Credit: Marvel.com, Cover Art by: Esad Ribic

In House of M, Wanda’s powers create an entirely new reality. The rules of this new Earth are based on the deepest wishes of a select number of characters. In particular, Magneto’s wishes led to mutants becoming the dominant species.

We already see hints of both storylines in WandaVision. As more inexplicable events begin happening in the suburb, they all seem to revolve around Wanda. Avengers: Endgame‘s clearly grieving Scarlet Witch must have manifested this strange sitcom reality as a coping mechanism. For one thing, Vision should be dead! Thanos destroyed him (not snapped!) in Avengers: Infinity War.

The Vision

Even if the crux of WandaVision’s plot appears to (and should!) revolve around the Scarlet Witch, the presence of Tom King and Gabriel Hernandez Walta in the credits imply a heavy influence from their 12-issue limited series The Vision.

Credit: Marvel.com, Cover Art by: Mike del Mondo

The critically acclaimed Eisner award-winning series chronicles the livelihoods of Vision’s synthezoid family in the suburbs as they navigate the perils of a neighbourhood that does not trust or accept them.

In WandaVision, Vision is trying to build a career and be a good neighbour, but gets a frosty initial reaction from the other men when he tries to join the neighbourhood watch.

It’s hard to say just how much the show will borrow from the comics. What seems clear for now is the sense of foreboding that lurked ominously throughout The Vision will definitely peek through in WandaVision.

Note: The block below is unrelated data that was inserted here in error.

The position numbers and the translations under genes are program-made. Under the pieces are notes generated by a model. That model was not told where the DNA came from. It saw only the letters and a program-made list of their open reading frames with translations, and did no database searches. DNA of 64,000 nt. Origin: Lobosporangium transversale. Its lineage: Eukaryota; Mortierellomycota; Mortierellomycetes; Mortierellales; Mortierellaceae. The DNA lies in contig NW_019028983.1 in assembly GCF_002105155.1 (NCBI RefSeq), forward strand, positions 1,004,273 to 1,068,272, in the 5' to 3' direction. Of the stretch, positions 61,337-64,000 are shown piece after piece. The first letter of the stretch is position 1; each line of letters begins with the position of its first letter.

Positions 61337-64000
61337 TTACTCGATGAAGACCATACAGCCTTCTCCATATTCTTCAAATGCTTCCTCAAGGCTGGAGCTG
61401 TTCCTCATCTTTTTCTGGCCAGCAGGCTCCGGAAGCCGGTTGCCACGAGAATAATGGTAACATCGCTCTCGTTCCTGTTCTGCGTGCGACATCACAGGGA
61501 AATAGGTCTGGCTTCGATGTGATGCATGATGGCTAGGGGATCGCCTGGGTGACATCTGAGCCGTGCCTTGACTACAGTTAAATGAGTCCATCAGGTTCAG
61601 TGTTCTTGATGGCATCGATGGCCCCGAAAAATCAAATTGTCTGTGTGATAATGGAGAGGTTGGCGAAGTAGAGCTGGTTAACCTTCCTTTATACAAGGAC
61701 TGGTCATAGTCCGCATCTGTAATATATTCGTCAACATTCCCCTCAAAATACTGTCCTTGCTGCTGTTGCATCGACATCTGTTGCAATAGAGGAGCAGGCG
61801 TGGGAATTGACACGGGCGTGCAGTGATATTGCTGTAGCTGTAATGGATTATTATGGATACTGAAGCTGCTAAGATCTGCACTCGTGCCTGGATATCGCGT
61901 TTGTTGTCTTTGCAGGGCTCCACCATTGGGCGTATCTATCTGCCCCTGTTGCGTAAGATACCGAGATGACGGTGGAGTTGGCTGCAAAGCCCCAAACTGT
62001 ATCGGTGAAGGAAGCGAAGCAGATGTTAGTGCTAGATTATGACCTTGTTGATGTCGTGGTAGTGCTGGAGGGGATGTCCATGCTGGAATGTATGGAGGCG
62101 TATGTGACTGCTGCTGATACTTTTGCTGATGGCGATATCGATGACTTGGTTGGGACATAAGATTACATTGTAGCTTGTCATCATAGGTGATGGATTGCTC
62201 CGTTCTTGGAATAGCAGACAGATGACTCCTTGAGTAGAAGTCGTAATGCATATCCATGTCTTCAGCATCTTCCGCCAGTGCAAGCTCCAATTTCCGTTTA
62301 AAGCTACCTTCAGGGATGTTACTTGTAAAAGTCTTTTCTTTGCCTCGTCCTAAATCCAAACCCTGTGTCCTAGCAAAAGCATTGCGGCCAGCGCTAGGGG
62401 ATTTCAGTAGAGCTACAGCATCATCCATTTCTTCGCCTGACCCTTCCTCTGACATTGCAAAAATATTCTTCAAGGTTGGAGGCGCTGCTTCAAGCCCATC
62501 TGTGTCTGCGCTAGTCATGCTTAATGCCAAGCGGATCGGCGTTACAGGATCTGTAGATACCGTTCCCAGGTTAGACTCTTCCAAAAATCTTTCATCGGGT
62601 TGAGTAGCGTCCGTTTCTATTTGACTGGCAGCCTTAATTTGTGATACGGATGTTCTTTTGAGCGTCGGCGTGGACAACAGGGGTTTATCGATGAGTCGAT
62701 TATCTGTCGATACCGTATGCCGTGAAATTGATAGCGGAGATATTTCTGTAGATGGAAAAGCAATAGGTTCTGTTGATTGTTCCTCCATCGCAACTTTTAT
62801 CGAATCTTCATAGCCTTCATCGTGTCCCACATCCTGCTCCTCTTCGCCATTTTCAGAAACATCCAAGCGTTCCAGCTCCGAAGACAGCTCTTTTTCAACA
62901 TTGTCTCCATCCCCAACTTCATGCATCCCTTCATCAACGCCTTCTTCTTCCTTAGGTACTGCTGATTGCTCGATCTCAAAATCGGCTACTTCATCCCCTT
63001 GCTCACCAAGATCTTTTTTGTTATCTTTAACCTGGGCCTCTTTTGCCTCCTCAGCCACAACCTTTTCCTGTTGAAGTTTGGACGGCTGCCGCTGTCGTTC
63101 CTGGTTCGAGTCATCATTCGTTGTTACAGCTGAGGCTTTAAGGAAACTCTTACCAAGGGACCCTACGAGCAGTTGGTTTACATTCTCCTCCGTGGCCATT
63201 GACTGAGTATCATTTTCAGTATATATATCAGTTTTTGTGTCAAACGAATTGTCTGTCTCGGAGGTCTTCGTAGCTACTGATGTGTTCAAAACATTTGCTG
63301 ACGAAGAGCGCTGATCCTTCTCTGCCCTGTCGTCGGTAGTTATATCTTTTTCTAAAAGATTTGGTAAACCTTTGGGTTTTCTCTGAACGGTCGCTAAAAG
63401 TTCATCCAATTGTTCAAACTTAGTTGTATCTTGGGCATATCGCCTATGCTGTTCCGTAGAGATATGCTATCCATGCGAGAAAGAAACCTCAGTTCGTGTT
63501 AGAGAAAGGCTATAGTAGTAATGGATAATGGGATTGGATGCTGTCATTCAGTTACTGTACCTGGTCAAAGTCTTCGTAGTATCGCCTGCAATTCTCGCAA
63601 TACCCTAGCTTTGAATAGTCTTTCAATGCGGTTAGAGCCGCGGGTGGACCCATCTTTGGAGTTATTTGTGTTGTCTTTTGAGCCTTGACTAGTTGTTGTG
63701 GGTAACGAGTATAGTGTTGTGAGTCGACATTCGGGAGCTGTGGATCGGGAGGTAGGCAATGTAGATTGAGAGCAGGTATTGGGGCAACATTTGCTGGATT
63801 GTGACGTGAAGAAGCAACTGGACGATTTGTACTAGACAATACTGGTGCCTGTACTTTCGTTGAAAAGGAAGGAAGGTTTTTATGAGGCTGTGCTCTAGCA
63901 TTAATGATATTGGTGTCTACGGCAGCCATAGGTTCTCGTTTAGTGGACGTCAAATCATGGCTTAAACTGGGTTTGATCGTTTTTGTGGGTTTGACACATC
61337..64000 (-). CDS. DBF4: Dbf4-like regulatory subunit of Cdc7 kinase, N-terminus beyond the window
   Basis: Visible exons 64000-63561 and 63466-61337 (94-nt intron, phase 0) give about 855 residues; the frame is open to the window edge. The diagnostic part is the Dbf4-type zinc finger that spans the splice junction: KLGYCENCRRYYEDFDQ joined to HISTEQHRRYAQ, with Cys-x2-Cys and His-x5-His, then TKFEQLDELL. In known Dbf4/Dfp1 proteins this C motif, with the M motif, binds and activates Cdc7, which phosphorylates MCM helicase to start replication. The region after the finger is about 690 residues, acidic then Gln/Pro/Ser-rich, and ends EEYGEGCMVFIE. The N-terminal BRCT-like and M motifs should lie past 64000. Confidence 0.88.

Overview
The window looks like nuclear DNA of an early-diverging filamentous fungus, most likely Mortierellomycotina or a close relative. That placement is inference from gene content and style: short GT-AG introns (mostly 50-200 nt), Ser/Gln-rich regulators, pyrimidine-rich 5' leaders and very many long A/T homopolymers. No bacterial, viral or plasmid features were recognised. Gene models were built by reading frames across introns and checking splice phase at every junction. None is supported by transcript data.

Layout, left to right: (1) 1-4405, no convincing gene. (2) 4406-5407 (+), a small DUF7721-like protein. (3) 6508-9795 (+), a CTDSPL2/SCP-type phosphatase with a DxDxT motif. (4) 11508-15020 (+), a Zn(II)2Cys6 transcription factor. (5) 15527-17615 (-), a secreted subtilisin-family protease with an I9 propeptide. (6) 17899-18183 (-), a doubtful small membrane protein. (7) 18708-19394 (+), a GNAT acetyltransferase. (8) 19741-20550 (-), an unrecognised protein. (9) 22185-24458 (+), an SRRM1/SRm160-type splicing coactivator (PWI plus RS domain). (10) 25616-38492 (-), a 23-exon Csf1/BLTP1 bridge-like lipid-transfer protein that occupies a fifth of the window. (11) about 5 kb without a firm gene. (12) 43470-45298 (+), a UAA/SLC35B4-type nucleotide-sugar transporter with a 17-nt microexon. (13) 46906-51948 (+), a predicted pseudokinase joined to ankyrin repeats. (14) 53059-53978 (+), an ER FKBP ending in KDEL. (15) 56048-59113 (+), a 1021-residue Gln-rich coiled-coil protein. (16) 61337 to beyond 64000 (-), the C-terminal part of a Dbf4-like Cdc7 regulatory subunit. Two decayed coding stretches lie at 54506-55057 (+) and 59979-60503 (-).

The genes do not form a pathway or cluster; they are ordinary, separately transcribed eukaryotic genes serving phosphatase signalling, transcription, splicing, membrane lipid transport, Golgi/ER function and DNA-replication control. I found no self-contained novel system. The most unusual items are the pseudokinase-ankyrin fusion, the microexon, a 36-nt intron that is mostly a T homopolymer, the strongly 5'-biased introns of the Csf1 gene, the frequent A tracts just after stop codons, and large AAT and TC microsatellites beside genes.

S.W.O.R.D.

Perhaps Joss Whedon‘s name in the credits should be a given. After all, Scarlet Witch and Vision made their MCU debut in his movie Avengers: Age of Ultron.

However, the presence of John Cassaday‘s name implies that both Whedon and Cassaday are more likely being recognised as the co-creators of S.W.O.R.D. in the pages of Astonishing X-Men.

Credit: Marvel.com, Cover Art by: John Cassaday and Laura Martin

In the comics, S.W.O.R.D. is an offshoot of S.H.I.E.L.D., dedicated to protecting Earth from otherworldly threats. The acronym stands for Sentient World Observation and Response Department. The WandaVision version of S.W.O.R.D., only subtly hinted at by the presence of the logo on three different occassions, also tweaked the name to Sentient Weapon Observation and Response Department. That small change makes the organisation a lot more insidious.

(Of note: WandaVision‘s Geraldine (introduced in episode 2) is actually Captain Marvel‘s Monica Rambeau, now grown up (and played by Teyonah Parris). Rambeau is affliated to S.W.O.R.D. in the MCU.)

What other comic elements may appear?

We’ve accounted for all the names listed in the credits, but the truth is their presence could be responsible for many more comic elements we can expect to show up in WandaVision.

When you have names like Stan Lee and Jack Kirby, arguably the most prolific comic book creators ever, everything’s fair game. For example:

  • Agnes (played to perfection by Kathryn Hahn) could very well be Agatha Harkness, Wanda Maximoff’s mentor in magic. Harkness was created by Stan Lee and Jack Kirby.
  • The strange beekeeper that emerged from the sewer at the end of episode 2 could be a reference to the criminal organisation, Advanced Idea Mechanics or AIM. AIM is also a creation of Lee and Kirby.

For a more in-depth recap of WandaVision, as well as an analysis into the classic sitcoms that inspired the show, I highly recommend Decider’s Brett White. He writes an episode recap and his shared love for sitcoms and comics make him THE person to review WandaVision.

Peter Lin

His teenage years spent nursing a giant man-crush on Steve Rogers, the first Captain America, Peter naturally found himself drawn to many other heroes who depicted strong, manly qualities, including the honour-bound warrior Worf, first Klingon in Starfleet, and the muscular rock hard abs of The Thing.